Victorian Trades Hall is the headquarters of the Victorian Trades Hall Council. It is located on the corner of Lygon Street and Victoria Street, just north of the Melbourne central business district, in the suburb of Carlton, Melbourne, Victoria, Australia. It is the world’s oldest trade union building.
In 1856 the Melbourne Trades Hall Committee was formed and received a grant of land from premier John O’Shanassy to build the Melbourne Trades Hall. The original Trades Hall was opened in May 1859, built by workers as an organizing place for the labor movement in Melbourne, and as a medium to educate workers and their families. The workers financed the construction of the building themselves. It was built in the style of the parliament buildings which were just down the road, and over the years has been further developed. The original building was made of timber with galvanized iron roofing.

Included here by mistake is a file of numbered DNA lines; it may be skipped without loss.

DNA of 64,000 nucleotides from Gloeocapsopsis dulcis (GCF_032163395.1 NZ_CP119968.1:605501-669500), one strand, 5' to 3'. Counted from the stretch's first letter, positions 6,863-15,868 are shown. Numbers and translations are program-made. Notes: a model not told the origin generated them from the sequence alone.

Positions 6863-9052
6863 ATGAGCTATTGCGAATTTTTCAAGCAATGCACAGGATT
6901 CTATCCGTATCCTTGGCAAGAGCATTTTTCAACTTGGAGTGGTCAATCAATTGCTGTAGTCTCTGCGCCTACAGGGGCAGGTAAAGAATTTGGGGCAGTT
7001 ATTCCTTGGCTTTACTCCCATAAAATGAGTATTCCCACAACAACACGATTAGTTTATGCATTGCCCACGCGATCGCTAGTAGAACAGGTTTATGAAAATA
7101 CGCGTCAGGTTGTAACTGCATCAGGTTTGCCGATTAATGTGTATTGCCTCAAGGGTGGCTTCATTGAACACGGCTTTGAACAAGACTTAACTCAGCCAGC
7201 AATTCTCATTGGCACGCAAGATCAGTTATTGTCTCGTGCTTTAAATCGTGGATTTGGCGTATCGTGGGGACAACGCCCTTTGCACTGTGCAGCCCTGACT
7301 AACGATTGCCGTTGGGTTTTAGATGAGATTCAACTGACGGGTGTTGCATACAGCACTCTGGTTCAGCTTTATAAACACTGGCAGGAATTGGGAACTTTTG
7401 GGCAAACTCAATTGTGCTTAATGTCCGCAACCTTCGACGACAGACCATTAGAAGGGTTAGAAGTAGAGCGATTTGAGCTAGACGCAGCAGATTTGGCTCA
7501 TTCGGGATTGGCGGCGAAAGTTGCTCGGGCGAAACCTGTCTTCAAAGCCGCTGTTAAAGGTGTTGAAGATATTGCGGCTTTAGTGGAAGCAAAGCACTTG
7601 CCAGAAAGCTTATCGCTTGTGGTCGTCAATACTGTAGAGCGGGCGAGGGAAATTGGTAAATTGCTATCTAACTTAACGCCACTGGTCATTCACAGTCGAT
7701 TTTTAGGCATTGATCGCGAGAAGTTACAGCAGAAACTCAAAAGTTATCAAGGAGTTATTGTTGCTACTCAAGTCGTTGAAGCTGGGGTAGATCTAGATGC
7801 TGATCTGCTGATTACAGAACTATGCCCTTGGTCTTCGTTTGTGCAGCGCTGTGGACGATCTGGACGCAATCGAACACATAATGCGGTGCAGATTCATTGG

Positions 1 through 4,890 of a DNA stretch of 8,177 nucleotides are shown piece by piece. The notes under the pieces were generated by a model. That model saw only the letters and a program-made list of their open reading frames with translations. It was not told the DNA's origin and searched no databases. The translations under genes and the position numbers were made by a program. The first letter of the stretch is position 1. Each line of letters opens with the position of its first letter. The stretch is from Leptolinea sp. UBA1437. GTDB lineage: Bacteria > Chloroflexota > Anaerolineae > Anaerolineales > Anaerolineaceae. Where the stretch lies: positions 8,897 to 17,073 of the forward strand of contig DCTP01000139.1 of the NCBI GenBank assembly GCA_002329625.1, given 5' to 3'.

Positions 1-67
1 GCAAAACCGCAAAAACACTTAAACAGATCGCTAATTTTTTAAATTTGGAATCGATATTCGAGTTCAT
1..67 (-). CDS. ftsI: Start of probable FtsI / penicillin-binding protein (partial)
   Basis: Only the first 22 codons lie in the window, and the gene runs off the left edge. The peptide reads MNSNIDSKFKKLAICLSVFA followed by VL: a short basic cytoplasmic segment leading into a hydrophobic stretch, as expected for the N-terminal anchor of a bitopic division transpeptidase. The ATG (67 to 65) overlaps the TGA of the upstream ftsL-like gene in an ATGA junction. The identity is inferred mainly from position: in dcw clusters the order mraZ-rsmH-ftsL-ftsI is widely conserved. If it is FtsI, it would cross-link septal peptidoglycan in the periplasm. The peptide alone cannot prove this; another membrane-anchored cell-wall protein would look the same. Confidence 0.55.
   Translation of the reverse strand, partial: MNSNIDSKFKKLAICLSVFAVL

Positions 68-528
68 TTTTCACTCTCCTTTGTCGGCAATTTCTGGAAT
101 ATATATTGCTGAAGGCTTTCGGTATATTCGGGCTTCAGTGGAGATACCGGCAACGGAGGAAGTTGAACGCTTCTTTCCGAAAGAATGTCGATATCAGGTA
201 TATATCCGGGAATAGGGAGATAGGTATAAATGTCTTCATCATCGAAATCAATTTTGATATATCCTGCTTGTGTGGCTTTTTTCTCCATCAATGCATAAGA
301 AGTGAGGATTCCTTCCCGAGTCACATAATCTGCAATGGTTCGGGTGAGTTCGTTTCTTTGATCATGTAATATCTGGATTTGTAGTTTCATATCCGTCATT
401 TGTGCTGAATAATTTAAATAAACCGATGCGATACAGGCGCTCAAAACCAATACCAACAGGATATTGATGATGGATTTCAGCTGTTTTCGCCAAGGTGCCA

The Trades Hall is located across the road from the eight-hour day monument which was erected to honor the Victorian workers who won the first 8-hour working day in the world in 1856. It is the birthplace of organizations like the Victorian Labor Party and the Australian Council of Trade Unions. Four flags fly from the roof of the building: the Australian Flag, the Eureka Flag, the Australian Aboriginal flag, and the red flag.
Trades Hall is home to a number of Victorian trade unions, community organizations, and left-wing political parties. Until 2017, it had also served as the headquarters of the National Union of Students. The Hall is primarily used by Victorian labor organizations as a space for organizing and coordinating campaigns. The Hall also hosts occupational health and safety training for workers. The various rooms of the Hall can also be hired out for functions, meetings, or conferences and it is often used for theatrical productions and to display artwork.
In recent times, as well as serving as the headquarters of various trade unions and being the center for political and union activities, the Trades Hall Council has opened the Trades Hall building for many cultural events such as theatre productions, art exhibitions, plays, and concerts including the Melbourne Comedy Festival–concentrating on political and ‘on the edge’ performances.
According to Wikipedia